Why iPad magazines cost $4.99 each

invisibleSHIELD case for iPadWhy are iPad magazines so expensive relative to their physical – dead tree – versions?

“Because that’s what the market will bear — at least for now,” Philip Elmer-DeWitt writes for Fortune.

“If you buy the digital editions of Popular Science or TIME Magazine on the iPad, they cost $4.99 each — same as on the newsstand,” Elmer-DeWitt writes. “However, one-year subscriptions to Popular Science (the paper magazine) are currently selling for $12 — or $1 an issue. And TIME subscriptions can be had for $20 — around 35¢ an issue.”

“The attendees at the WeMedia conference had widely divergent opinions about the approach publishers are taking,” Elmer-DeWitt reports. “‘I like the brazenness of TIME’s $4.99 an issue,’ said Roger Black, a veteran magazine designer whose portfolio includes the logos for both TIME and Newsweek. ‘I think the TIME Magazine app is the most sinful piece of shit ever,’ said Buzzmachine’s Jeff Jarvis, a former Time Inc. editor and author of What Would Google Do? ‘The ego of it was unabashedly awful.'”

Elmer-DeWitt reports, “As for that $4.99 per-issue magazine price, it will come down in a month or so when Apple allows magazines to set up subscriptions on the iTunes store, says Popular Science’s Jannot. But it won’t come down much. He’s planning to charge $29.99 for 12 iPad issues and $19.99 for six.”

Full article here.

MacDailyNews Take: If you think the prices are too high, capitalism provides a simple remedy for this: Do not buy the the magazines. Visit them for free on your iPad’s Safari browser until the publishers lower their prices. If enough people think the prices are too high and don’t buy, then prices will come down. If iPad magazine prices do not decrease, then you know that you are in the minority.

[Thanks to MacDailyNews Reader “Joe J.” for the heads up.]


  1. I ended up paying $4.99 per issue for the iCreate mag through the iCreate App. Expensive? Yes. But considering that I’ve been paying $15.95 per issue, because it’s a UK import, $4.99 seems a right bargain!!!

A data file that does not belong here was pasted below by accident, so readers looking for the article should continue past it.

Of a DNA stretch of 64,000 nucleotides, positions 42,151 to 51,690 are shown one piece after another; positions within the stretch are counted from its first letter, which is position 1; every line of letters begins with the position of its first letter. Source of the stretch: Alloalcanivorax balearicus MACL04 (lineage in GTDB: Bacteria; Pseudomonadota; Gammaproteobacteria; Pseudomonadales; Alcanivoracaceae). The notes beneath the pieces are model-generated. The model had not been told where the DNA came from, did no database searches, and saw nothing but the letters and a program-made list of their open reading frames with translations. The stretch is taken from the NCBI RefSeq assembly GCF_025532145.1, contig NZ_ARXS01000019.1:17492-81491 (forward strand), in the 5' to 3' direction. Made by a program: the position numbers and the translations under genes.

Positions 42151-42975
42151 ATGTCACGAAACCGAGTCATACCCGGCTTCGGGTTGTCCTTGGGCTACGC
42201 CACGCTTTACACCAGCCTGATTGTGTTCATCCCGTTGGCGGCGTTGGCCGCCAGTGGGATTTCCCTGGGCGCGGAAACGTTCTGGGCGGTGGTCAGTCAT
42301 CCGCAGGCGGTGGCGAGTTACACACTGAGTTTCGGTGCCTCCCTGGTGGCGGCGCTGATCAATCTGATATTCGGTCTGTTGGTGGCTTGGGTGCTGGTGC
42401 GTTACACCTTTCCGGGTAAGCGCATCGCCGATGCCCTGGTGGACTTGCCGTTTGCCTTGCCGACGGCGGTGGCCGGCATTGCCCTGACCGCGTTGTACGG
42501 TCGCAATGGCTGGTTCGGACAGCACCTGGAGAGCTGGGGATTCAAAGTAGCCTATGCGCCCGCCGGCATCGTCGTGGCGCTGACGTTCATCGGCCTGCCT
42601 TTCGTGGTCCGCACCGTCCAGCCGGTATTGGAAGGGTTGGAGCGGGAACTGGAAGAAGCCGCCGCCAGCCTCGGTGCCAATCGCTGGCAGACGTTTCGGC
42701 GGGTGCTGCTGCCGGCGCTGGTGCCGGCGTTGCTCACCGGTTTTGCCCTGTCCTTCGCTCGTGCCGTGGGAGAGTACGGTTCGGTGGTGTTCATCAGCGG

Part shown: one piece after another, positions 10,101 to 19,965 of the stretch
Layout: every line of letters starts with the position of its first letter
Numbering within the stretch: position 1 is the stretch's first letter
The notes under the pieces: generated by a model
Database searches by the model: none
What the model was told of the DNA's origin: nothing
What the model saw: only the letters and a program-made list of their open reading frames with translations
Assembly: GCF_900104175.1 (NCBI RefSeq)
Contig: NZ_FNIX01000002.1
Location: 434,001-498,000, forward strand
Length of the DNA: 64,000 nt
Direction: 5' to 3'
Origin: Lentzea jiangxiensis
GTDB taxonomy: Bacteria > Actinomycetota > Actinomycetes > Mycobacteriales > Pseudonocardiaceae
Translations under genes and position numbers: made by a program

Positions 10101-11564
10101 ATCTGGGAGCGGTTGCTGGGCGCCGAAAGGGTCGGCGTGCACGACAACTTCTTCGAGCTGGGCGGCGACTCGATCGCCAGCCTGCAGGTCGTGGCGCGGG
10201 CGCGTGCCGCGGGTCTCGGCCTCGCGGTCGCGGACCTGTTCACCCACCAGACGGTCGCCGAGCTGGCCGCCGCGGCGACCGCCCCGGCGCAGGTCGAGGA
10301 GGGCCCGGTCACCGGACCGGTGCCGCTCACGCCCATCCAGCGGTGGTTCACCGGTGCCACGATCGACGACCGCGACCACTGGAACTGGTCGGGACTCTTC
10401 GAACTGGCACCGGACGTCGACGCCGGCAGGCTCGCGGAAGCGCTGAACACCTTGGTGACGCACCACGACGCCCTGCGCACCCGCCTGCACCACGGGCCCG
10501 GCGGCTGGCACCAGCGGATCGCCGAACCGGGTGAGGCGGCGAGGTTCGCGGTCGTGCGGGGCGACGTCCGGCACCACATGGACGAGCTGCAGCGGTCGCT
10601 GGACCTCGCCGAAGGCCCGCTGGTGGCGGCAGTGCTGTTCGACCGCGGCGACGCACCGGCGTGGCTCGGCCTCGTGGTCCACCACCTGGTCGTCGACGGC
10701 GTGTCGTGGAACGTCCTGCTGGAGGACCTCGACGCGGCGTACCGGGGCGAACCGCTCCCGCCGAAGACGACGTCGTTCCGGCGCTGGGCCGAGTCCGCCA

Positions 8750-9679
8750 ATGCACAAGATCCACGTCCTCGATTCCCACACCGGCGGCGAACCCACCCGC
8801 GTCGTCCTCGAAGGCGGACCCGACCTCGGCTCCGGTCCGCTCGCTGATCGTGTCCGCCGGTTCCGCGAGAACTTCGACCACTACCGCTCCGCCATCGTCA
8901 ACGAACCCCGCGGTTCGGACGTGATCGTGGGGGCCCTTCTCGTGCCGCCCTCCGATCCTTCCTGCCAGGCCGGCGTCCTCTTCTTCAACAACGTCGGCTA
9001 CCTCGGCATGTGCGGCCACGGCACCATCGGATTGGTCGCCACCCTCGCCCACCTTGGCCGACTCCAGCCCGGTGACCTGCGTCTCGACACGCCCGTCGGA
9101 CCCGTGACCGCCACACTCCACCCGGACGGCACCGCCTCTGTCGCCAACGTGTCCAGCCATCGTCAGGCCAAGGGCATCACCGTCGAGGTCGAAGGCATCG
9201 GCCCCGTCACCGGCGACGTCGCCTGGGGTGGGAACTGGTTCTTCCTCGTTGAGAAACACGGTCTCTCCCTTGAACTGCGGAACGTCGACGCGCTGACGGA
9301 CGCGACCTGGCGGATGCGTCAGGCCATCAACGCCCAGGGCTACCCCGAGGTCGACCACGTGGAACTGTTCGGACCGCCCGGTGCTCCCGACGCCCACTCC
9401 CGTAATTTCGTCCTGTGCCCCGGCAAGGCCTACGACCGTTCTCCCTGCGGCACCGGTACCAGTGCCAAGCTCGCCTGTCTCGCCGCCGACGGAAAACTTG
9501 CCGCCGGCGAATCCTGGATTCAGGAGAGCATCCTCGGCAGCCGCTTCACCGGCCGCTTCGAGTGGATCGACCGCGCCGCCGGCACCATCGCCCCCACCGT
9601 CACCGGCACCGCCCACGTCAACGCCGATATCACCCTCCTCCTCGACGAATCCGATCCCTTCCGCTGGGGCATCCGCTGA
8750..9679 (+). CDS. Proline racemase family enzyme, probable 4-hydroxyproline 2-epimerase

2. Time and Newsweek ceased to be viable/reliable news sources many, many, many years ago. Here’s to their current business model: overpriced, overhyped pap for the gullible. (And may they take the Old Gray Lady down with them.)

  3. I want to know when/if you’ll be able to buy single issues of newspapers. I rarely read print editions, but if I’m at the airport and getting on a plane, I’ll sometimes pick up a WSJ for roughly $2. Is there a way to do this now that I’m missing? It wouldn’t hurt their subscription revenue because I will NEVER subscribe since I only read WSJ 1-2 times per month at most.

  4. I won’t buy any magazines until the prices is reasonable, i.e. no more than half the issue price or a subscription price the same as the paper subscription price.

    I bought the iPad on purpose to replace my waste paper habit. But I won’t be robbed or pay a premium to do that.

    I think Apple has priced the iPad pretty reasonably. It’s time the publishers saw the writing on the wall. I will not pay the early adopter premium this time.

  5. While publishers are raping consumers at the moment, I would think that paper versions are still cheaper due to advertising and the fact you are receiving stale news. If Time really costs 35¢ an issue by mail, then what you are paying for is postage. You also get quicker access to the stories online which may be considered a premium.

    Seems to me that you get online access with a paper subscription in many cases, so get the paper subscription and read the online version. You can throw out or donate the paper copy when it comes in the mail three days after you’ve read the e version anyway.

  6. @ HMCIV:

    Sometimes things are worse.
    Here in Mexico, where oil belongs to all Mexicans: when the price of oil rises, the price of gasoline goes up, reflecting higher prices. But when the oil price drops, the price of gasoline goes up, for offset the fall in prices.
    What is worse?

    Shit happens, sometimes®

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